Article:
In alternate plumage adult males have a white crown and forehead and a broad, dark green patch surrounding the eye and nape. The bill is blue-gray with a black tip. The rest of the neck, face and upper back is buffy white with heavy black speckling. The breast and flanks are reddish brown with a bright white underbelly. Upperwing-coverts are white so that there is a large white patch when wings are extended. In alternate plumage adult females have a brownish black crown, streaked with creamy white. The bill is grayish with a black tip. The rest of the head and neck is white with heavy streaking and the back is grayish brown with light barring. Flanks are reddish brown and the belly is white. The white wing patch is poorly defined in the female. In basic plumage adult males resemble females but may have slightly brighter sides and flanks.

The American wigeon is most likely to be confused with the Eurasian wigeon, which is seen only rarely in North America. In alternate plumage, the adult male Eurasian wigeon is most easily distinguished from the adult male American wigeon by its red head and gray back and sides. Females and juveniles are very similar but can be distinguished by the axillars, which are finely speckled with dark gray in the Eurasian wigeon, but pure white in the American wigeon. (Mowbray, 1999)

Range mass: 665 to 1330 g.

Range length: 45 to 58 cm.

Average wingspan: 86.4 cm.

Other Physical Features: endothermic ; homoiothermic; bilateral symmetry

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Physical Description

In alternate plumage adult males have a white crown and forehead and a broad, dark green patch surrounding the eye and nape. The bill is blue-gray with a black tip. The rest of the neck, face and upper back is buffy white with heavy black speckling. The breast and flanks are reddish brown with a bright white underbelly. Upperwing-coverts are white so that there is a large white patch when wings are extended. In alternate plumage adult females have a brownish black crown, streaked with creamy white. The bill is grayish with a black tip. The rest of the head and neck is white with heavy streaking and the back is grayish brown with light barring. Flanks are reddish brown and the belly is white. The white wing patch is poorly defined in the female. In basic plumage adult males resemble females but may have slightly brighter sides and flanks.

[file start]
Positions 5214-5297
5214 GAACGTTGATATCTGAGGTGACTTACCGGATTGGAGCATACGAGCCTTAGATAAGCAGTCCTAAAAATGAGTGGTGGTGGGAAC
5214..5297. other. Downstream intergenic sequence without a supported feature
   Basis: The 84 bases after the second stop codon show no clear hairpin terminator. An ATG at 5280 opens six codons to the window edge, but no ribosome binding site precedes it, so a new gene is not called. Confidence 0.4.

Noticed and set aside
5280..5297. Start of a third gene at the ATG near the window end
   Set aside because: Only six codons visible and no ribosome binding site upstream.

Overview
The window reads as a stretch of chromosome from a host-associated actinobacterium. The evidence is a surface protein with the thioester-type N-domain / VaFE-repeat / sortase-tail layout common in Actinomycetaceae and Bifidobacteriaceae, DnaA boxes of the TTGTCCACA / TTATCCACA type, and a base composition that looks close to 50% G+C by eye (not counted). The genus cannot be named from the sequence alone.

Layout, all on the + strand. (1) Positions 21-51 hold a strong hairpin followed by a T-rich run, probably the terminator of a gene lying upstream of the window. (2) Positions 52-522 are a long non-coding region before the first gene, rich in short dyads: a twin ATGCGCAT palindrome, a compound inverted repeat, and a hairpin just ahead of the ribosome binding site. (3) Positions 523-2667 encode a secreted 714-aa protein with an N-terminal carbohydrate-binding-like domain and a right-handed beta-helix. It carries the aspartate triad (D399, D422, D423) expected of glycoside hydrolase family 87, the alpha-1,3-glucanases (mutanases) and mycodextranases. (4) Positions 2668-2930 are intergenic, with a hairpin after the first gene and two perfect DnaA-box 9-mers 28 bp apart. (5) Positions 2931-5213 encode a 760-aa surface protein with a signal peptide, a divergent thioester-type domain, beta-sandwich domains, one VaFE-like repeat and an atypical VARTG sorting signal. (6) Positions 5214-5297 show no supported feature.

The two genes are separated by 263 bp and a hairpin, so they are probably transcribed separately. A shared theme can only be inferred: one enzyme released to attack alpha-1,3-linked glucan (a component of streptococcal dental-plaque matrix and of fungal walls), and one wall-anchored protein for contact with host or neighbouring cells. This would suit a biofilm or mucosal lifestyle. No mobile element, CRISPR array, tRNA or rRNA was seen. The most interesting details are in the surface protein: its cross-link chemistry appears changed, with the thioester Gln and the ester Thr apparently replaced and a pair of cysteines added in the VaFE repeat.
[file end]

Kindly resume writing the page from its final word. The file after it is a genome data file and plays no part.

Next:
The American wigeon is most likely to be confused with the Eurasian wigeon, which is seen only rarely in North America. In alternate plumage, the adult male Eurasian wigeon is most easily distinguished from the adult male American wigeon by its red head and gray back and sides. Females and juveniles are very similar but can be distinguished by the axillars, which are finely speckled with dark gray in the Eurasian wigeon, but pure white in the American wigeon. (Mowbray, 1999)

Range mass: 665 to 1330 g.

Range length: 45 to 58 cm.

Average wingspan: 86.4 cm.